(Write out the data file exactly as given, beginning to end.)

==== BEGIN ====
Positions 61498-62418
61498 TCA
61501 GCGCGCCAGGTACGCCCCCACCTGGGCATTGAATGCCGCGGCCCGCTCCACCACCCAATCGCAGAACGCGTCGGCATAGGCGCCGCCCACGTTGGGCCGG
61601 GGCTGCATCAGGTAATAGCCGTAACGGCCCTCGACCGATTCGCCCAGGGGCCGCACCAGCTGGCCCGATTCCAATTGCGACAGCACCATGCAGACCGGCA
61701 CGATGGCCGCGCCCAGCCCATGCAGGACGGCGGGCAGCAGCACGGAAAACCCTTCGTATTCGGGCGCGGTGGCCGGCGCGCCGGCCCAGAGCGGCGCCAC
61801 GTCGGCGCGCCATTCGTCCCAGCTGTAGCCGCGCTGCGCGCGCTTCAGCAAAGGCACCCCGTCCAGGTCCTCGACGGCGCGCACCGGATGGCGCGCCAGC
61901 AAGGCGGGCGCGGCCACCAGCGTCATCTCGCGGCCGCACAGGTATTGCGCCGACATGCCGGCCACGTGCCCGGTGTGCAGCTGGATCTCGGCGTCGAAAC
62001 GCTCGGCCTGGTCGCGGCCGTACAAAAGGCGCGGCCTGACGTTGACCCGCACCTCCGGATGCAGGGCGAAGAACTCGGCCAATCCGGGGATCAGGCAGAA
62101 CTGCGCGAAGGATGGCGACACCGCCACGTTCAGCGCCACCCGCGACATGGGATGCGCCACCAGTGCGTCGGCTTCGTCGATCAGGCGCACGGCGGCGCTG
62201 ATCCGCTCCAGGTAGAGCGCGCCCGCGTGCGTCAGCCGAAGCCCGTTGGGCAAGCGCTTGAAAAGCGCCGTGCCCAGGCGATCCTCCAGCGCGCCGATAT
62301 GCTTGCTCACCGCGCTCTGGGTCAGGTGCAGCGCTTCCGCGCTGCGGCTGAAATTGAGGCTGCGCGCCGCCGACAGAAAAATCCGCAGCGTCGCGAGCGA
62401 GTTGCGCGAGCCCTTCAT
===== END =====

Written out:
Positions 61498-62418
61498 TCA
61501 GCGCGCCAGGTACGCCCCCACCTGGGCATTGAATGCCGCGGCCCGCTCCACCACCCAATCGCAGAACGCGTCGGCATAGGCGCCGCCCACGTTGGGCCGG
61601 GGCTGCATCAGGTAATAGCCGTAACGGCCCTCGACCGATTCGCCCAGGGGCCGCACCAGCTGGCCCGATTCCAATTGCGACAGCACCATGCAGACCGGCA
61701 CGATGGCCGCGCCCAGCCCATGCAGGACGGCGGGCAGCAGCACGGAAAACCCTTCGTATTCGGGCGCGGTGGCCGGCGCGCCGGCCCAGAGCGGCGCCAC
61801 GTCGGCGCGCCATTCGTCCCAGCTGTAGCCGCGCTGCGCGCGCTTCAGCAAAGGCACCCCGTCCAGGTCCTCGACGGCGCGCACCGGATGGCGCGCCAGC
61901 AAGGCGGGCGCGGCCACCAGCGTCATCTCGCGGCCGCACAGGTATTGCGCCGACATGCCGGCCACGTGCCCGGTGTGCAGCTGGATCTCGGCGTCGAAAC
62001 GCTCGGCCTGGTCGCGGCCGTACAAAAGGCGCGGCCTGACGTTGACCCGCACCTCCGGATGCAGGGCGAAGAACTCGGCCAATCCGGGGATCAGGCAGAA
62101 CTGCGCGAAGGATGGCGACACCGCCACGTTCAGCGCCACCCGCGACATGGGATGCGCCACCAGTGCGTCGGCTTCGTCGATCAGGCGCACGGCGGCGCTG
62201 ATCCGCTCCAGGTAGAGCGCGCCCGCGTGCGTCAGCCGAAGCCCGTTGGGCAAGCGCTTGAAAAGCGCCGTGCCCAGGCGATCCTCCAGCGCGCCGATAT
62301 GCTTGCTCACCGCGCTCTGGGTCAGGTGCAGCGCTTCCGCGCTGCGGCTGAAATTGAGGCTGCGCGCCGCCGACAGAAAAATCCGCAGCGTCGCGAGCGA
62401 GTTGCGCGAGCCCTTCAT